Projects and programs addressing chemicals from firefighting foam and other sources

The department is committed to protecting human health and the environment. We are taking actions to reduce exposure to PFAS chemicals. More information can be found on our FAQ (en español).


Vulnerability Map

This project will lead to the development of a statewide map to help us determine where we should prioritize PFAS sampling and collect firefighting foam. This map will use many sources of data to determine possible water contamination and who might be at risk. It will consider potential burdens on disproportionately impacted communities.


CO SCOPE is the Colorado Study on Community Outcomes from PFAS Exposure. Communities in Southeast El Paso County, Colorado were exposed to PFAS chemicals in their drinking water as a result of firefighting foam use at Peterson Air Force Base. A team is studying how drinking water that contains these chemicals may harm health. This study is part of a nationwide, multi-site study funded by the Agency for Toxic Substances and Disease Registry (ATSDR).

PFAS Grant Program

This program provides funding opportunities for sampling efforts to test groundwater and surface water, water treatment infrastructure, and emergency assistance for communities and water systems affected by these chemicals. We plan to begin the grant program in the fall of 2021.

Takeback Program

This program allows us to purchase and store firefighting foam containing these chemicals until we can safely dispose of it. We plan to begin this program in the fall of 2021.


CDC/ATSDR Exposure Assessment

The Centers for Disease Control and Prevention (CDC) and ATSDR completed an exposure assessment of people living near Peterson Air Force Base in El Paso County, Colorado.

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A team tested 346 people, including 28 children. Eighteen people also provided household samples, including tap water. 

Initial results showed three chemicals (PFHxS, PFOS, and PFOA) in blood were above national averages. Results for four other chemicals (PFNA, MeFOSAA, PFUnA, and PFDA) were similar to or below national averages. Urine sample results showed very low concentrations of these chemicals.

Levels of PFAS chemicals in all 18 tap water samples were below all federal and applicable state guidelines for PFAS chemicals in drinking water.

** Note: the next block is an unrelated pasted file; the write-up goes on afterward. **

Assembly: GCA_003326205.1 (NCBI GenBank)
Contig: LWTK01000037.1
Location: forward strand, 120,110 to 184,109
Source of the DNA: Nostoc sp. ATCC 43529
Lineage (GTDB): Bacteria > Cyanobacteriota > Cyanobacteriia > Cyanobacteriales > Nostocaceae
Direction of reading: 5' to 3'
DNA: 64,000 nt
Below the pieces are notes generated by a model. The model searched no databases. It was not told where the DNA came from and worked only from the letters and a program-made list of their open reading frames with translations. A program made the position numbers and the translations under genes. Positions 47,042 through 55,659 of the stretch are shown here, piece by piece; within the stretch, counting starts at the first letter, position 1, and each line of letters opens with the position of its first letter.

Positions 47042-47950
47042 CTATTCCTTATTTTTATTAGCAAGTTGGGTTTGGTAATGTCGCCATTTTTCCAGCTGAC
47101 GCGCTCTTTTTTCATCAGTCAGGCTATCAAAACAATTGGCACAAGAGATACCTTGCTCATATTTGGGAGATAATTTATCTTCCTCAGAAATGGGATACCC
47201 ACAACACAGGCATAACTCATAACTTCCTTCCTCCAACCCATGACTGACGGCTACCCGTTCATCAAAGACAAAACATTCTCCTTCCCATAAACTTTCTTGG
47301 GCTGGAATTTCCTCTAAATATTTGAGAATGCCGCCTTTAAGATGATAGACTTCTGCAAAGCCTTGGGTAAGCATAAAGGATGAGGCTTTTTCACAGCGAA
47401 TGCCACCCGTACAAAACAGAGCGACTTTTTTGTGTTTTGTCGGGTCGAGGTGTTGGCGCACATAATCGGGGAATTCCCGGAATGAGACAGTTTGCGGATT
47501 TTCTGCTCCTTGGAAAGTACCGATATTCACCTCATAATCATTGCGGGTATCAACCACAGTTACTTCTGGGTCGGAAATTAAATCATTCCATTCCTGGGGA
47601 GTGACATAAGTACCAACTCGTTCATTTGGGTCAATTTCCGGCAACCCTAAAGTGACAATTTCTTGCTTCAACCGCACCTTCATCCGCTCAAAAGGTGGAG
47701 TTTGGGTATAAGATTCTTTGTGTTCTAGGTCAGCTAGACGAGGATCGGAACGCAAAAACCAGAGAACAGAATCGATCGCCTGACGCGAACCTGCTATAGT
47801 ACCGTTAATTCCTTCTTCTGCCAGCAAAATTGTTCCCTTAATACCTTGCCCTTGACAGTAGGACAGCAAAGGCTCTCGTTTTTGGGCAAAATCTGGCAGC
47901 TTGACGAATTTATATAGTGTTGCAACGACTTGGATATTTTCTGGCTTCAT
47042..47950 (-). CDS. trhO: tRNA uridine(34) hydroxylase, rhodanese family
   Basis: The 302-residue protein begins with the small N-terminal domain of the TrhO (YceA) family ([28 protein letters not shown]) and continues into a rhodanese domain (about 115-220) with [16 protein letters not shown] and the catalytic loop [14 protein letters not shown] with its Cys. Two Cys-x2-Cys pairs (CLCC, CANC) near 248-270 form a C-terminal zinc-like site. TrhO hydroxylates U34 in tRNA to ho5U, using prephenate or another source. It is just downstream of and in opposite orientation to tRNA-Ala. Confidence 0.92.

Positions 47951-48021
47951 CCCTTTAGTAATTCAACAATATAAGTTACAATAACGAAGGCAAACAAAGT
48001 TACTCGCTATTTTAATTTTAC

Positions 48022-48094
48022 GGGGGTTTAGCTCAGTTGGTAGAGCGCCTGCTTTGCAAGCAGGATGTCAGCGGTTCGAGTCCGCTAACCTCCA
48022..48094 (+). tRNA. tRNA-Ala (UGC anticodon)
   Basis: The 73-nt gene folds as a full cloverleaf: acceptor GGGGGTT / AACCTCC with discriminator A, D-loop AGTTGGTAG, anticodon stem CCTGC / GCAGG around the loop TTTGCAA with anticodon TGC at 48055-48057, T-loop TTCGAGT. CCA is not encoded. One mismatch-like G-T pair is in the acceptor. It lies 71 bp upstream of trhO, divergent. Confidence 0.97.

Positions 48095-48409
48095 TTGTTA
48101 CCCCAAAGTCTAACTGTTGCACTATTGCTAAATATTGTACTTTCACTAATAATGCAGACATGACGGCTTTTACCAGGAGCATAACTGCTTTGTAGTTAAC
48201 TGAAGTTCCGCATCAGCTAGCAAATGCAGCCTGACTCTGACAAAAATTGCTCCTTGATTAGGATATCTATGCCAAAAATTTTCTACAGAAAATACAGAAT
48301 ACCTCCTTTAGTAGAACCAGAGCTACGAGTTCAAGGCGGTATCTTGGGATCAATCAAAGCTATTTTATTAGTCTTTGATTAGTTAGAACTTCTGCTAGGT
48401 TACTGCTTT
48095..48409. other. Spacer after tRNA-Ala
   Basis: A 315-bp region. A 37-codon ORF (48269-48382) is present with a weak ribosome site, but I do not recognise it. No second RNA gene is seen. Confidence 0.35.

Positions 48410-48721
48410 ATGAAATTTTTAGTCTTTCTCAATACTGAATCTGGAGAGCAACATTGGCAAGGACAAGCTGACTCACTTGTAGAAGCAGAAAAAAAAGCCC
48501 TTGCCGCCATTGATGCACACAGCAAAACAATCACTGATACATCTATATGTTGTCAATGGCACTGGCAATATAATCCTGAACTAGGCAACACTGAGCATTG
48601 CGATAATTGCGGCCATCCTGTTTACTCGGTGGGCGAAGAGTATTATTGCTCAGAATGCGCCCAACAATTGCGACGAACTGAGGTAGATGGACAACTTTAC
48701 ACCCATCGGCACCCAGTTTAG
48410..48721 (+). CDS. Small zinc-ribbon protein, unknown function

2020 Sampling Project

We sampled 400 water systems, 15 firefighting districts, 152 groundwater sources, and 71 surface water sources. None of the treated drinking water tested above EPA’s health advisory level. Some of the groundwater and surface water sources tested above that level.

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We offered free testing to public drinking water systems and fire districts with wells. We took samples from:

  • Treated drinking water from public water systems.
  • Groundwater and surface water sources used for drinking water.
  • Wells serving fire districts.

Samples were then tested for these chemicals to help communities learn about potential risks. We encourage water systems to share their results with their customers.

We are currently following the EPA health advisory. If testing shows levels above the health advisory, we will work with the water system to notify the public and reduce exposure.

This dashboard only reflects public water systems that signed up for the 2020 Sampling Project. Systems without test results on this dashboard may have already sampled for these chemicals or plan on doing their own sampling.

We encourage systems to contact us if they have sampled for PFAS recently or plan to sample soon. 

The results are in - press release: This press release summarizes results.

Public water systems who applied.

Test results: public water systems, fire districts, and surface waters.

2020 PFAS Sampling Project Report.

2020 Discharge Permit Survey

To better understand potential risks of these chemicals making their way into Colorado waters, we required facilities with discharge-related permits to respond to a survey in 2020. 193 facilities self-reported a known or suspected presence of these chemicals.

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We surveyed facilities permitted to release treated wastewater, water used for manufacturing, and other similar activities into local waterways. The survey asked about the use and storage of certain products containing these chemicals.

The results help us better understand the use of these chemicals and risks to state waters. We can also determine if specific permits may need PFAS monitoring.

The map shows the locations of facilities that reported on the PFAS survey that they: use or store AFFF or Class B firefighting foam or other PFAS-containing materials; are within proximity to where AFFF is likely used; and/or have potential PFAS passing through their wastewater treatment plant. 

  • The locations of the facilities are based on the latitude and longitude coordinates listed on their department permits. THIS MAY NOT REFLECT THE ACTUAL LOCATION OF THE FACILITY OR PERMIT LOCATION. For example, the municipal storm sewer permit usually covers the entire city area. The latitude and longitude may reflect the center of that area or is located near the permitted area.
  • To view more information about a particular facility, click on the marker. 

Note: ArcGIS software has a character limit on what can be displayed. Use this guide to understand what each row means when selecting a point to view more information about it. The character limit cuts off some of the words in longer responses submitted for the survey, but you can find the full response on this spreadsheet of facilities with known or suspected PFAS presence.

Link to map: